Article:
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Local government round up: Birmingham care workers fight on, bins strike paused

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Issue 2645
Birmingham care workers have targeted councillors wards
Birmingham care workers have targeted councillors’ wards (Pic: Socialist Worker)

Care workers in Birmingham are keeping up the fight for their jobs and the service with strikes set for this week.

The 280 Unison union members are fighting against council plans to put them on part-time hours.

Drastic cuts could see an end to the free, council-run home enablement service that allows people to stay in their own homes following discharge from hospital.

Workers struck on Tuesday and plan to walk out again on Sunday this week and Saturday next week.

They leafletted the Longbridge and West Heath ward of cabinet member Brett O’Reilly on Tuesday of this week.

Strikers plan to leaflet Waseem Zaffar’s Lozzells ward on Sunday.

Workers have been fighting for two years against attacks from their Labour council on their shift patterns, pay and jobs.

Meanwhile, a planned strike for Birmingham bin workers was suspended after the council offered a deal that the Unite union called a “real breakthrough”.

Unite members had struck alongside Unison union members against “secret payments” given to workers who didn’t take part in strikes in 2017.

Workers were due to walk out on Friday of last week, and for a further four days. They are still operating an overtime ban.

Labour-run Birmingham City Council says it is offering £3,500 to workers.

The cabinet recommended the deal for approval last Friday and a final decision was expected on Friday of this week.

Strikes force NSL to make new offer to traffic wardens 

The GMB union suspended a 48-hour strike by traffic wardens in Westminster and Wandsworth last week.

Traffic wardens in the Tory-run London boroughs planned to walk out last week as part of their fight for sick pay and the living wage.

The result of talks at conciliation service Acas had not been released as Socialist Worker went to press.

Johnathon, a GMB member in Wandsworth in south London, said strikes forced bosses at outsourcing giant NSL to make a new offer.

“Our strikes have definitely had an impact—especially the last one when we struck together with Westminster,” he told Socialist Worker.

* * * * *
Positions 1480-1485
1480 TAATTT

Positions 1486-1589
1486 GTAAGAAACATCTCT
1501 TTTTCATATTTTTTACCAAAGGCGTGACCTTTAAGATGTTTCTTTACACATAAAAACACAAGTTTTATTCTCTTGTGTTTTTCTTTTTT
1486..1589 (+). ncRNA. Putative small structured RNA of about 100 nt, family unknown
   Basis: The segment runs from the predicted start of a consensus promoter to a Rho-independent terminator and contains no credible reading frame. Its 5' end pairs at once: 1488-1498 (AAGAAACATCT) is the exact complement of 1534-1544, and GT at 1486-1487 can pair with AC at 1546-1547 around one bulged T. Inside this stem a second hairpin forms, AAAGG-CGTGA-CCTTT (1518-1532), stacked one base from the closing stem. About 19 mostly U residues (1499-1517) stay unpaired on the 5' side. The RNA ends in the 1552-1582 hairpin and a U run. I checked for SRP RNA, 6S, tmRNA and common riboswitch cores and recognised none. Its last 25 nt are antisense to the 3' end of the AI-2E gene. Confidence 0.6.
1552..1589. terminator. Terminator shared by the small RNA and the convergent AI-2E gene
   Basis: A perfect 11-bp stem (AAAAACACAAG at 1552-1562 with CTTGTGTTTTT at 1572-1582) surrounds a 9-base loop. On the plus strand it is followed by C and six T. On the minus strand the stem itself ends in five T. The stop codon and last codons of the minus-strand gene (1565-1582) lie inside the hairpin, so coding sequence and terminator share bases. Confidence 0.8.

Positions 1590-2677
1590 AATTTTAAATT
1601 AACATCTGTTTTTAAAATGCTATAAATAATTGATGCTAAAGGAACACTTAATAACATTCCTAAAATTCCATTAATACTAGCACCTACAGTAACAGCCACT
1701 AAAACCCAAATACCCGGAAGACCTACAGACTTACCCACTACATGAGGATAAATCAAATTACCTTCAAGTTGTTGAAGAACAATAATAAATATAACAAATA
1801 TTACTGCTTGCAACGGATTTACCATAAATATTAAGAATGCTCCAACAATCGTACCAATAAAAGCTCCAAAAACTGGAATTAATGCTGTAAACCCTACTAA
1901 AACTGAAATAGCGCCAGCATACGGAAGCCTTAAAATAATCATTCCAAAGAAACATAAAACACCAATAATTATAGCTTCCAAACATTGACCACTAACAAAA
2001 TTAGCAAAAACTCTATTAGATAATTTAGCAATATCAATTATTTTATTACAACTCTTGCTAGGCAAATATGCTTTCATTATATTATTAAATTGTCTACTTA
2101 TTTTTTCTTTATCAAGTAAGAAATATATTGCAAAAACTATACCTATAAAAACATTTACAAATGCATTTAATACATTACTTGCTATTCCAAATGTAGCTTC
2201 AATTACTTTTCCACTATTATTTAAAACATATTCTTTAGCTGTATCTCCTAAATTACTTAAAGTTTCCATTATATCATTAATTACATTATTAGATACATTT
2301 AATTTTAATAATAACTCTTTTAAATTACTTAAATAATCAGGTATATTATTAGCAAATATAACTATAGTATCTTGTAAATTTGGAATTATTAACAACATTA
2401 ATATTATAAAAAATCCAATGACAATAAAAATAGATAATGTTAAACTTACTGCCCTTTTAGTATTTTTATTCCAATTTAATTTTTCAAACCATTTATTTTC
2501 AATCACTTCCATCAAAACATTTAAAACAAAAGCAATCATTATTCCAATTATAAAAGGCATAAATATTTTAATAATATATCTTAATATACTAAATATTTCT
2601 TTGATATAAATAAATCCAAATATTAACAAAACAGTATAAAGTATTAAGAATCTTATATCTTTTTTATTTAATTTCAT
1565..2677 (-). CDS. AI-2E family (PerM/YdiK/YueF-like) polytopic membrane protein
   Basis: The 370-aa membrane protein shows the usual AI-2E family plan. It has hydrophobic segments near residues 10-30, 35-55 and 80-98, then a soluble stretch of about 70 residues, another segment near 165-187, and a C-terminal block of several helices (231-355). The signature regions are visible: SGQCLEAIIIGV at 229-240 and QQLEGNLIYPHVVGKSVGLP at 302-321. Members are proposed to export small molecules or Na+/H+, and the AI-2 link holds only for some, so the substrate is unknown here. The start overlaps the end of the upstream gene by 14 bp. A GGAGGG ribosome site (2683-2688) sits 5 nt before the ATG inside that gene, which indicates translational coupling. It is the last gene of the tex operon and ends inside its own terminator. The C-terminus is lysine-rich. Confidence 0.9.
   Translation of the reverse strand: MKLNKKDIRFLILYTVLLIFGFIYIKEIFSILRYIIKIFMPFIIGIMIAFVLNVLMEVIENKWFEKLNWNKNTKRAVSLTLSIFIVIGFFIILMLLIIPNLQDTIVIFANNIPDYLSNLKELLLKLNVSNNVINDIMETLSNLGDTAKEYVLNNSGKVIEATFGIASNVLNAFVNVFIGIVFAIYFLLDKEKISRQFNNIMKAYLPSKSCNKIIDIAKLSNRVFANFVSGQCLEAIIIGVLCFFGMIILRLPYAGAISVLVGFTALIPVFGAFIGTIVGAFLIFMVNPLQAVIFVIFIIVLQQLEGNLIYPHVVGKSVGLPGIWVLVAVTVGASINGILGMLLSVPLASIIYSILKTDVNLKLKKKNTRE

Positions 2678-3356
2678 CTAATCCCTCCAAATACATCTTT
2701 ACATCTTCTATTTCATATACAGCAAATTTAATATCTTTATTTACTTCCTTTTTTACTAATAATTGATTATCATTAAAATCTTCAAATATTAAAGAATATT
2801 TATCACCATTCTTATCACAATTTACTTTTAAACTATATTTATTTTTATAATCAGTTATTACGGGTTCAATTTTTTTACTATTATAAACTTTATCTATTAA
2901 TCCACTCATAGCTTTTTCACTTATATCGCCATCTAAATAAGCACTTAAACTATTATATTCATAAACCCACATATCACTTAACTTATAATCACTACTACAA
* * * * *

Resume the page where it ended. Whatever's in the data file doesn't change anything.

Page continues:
Wandsworth traffic wardens struck for six days in February. Westminster workers joined them for two of these.


NSL bosses previously offered workers in Wandsworth five days sick pay—which the GMB didn’t put to its members. Johnathon said, “I’d want them to offer at least a month’s sick pay, which would be a decent offer that could be put to the members.”

Workers have already shown their determination to fight and not settle for a rubbish offer from bosses.

Johnathon said, “If the talks turn out to be a waste of time people are definitely prepared to strike again.

“And other boroughs are waiting in the wings.”

Traffic wardens in the Unison union in Camden, north London, returned an overwhelming vote to strike in a ballot last week. A coordinated strike by workers in all three boroughs would step up pressure on NSL.

Johnathon is a pseudonym

A battle to save nurseries

Around 300 nursery school head teachers protested in central London on Monday over cuts to nursery funding.

Hundreds of protesters held a lobby in Parliament and then marched to Downing Street to deliver a letter to the chancellor Philip Hammond.

The action was backed by the NAHT head teachers’ union.

It said most maintained nursery schools have had to make “large cuts” due to “reduced budgets”.

“Exceptional, highly trained early years staff have been lost through restructures or because of the constant worry of an uncertain future,” it said.

“Many of us are trying to plan for a future that, without the sustainable funding, will probably mean the closure of our schools.”


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